However, talking to them in a caring manner can encourage the child to express their true feelings of sadness. You should also understand that the symptoms may vary greatly from one child to another as every sufferer experiences the mood disorder differently.

Is your child suicidal?

Suicide is a real and serious risk of depression and a public health problem in the pediatric population. Unfortunately, realizing that your child may be suicidal can be the worst nightmare for any parent.

According to a 2010 study, several parents fail to notice the red flags of depressive disorders in their children even when the signs are obvious. The study adds “These parents may not realize the magnitude of depression until their child’s adaptive behavior at home and school has seriously deteriorated, until the child has expressed his desire in the form of suicidal or other self destructive behaviors, or until the child has fallen victim of a devastating drug abuse problem.”

Further research shows that depression and dysthymia (persistent depressive disorder) are among the primary reasons for suicide in elementary school-aged children. Children who commit suicide usually tend to be male, die through hanging, suffocation or strangulation in their own homes. Moreover, relationship issues with family members, loved ones and friends tends to be the most common trigger.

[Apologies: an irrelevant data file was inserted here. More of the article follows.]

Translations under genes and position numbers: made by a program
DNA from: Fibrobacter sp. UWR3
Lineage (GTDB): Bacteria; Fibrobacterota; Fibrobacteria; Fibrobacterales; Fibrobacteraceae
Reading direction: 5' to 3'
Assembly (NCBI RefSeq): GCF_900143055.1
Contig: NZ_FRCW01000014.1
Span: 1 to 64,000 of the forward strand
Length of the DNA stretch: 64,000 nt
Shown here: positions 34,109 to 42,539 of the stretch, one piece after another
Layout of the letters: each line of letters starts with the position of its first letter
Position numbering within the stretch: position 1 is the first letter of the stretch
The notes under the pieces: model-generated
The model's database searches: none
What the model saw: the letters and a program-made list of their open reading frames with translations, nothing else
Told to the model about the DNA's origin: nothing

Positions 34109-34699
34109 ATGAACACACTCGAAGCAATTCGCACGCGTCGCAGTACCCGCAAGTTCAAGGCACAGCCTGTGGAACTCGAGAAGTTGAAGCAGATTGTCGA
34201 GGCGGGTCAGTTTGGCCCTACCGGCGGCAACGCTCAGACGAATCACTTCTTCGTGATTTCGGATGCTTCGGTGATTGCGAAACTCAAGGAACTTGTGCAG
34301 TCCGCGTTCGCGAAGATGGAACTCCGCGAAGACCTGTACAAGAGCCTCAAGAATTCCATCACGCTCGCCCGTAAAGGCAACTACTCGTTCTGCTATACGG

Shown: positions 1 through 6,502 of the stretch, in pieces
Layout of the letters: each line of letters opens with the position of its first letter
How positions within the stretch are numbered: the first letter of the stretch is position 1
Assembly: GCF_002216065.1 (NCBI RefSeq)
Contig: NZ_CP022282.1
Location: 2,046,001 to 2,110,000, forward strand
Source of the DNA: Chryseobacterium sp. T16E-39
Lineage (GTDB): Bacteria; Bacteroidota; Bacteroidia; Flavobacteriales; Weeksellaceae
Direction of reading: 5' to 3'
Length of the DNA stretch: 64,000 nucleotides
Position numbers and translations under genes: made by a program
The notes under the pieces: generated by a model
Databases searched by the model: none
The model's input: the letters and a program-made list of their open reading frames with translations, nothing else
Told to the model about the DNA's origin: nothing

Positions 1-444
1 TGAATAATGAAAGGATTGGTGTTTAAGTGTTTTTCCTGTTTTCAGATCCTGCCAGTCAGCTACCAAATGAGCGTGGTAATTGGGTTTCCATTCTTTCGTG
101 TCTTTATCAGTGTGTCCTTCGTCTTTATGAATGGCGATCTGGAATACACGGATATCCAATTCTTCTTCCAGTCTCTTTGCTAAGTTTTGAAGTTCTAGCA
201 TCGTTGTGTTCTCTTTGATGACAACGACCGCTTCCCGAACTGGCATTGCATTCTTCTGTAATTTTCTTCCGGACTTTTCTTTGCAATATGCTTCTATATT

Another 2013 study also found that unhealthy relationships with caregivers or parents and family discord are closely related to “an increased suicide risk in depressed adolescents. 

Although committing suicide is less common among young individuals, depressed children can think about and attempt suicide. If you can notice the following red flags in your child, then talk to them and seek medical help immediately –

Increased interest in topics related to death

Talking about death & dying frequently

Giving away their prized possessions

Reckless or risk-taking behavior 

Engaging in self-injury or self-destructive behavior

Social withdrawal and isolation

Talking about being unhappy, not wanting to live or suicide

Read also: Why Would A Young Child Contemplate Suicide?

What you can do

If the symptoms are mild, then certain lifestyle changes can help substantially to deal with the mental condition. However, if the disorder is severe, then seeing a doctor may be necessary. Regardless, there are certain and healthy proactive steps that you can take to help your child cope with and overcome childhood depression. Some of the most beneficial coping strategies are mentioned below –

1. Consult a doctor

If you are worried about your child being depressed, then the first and most important thing you should do is consult a medical professional. Talk to your pediatrician or a primary care physician, suggests author Dr. Perri Klass.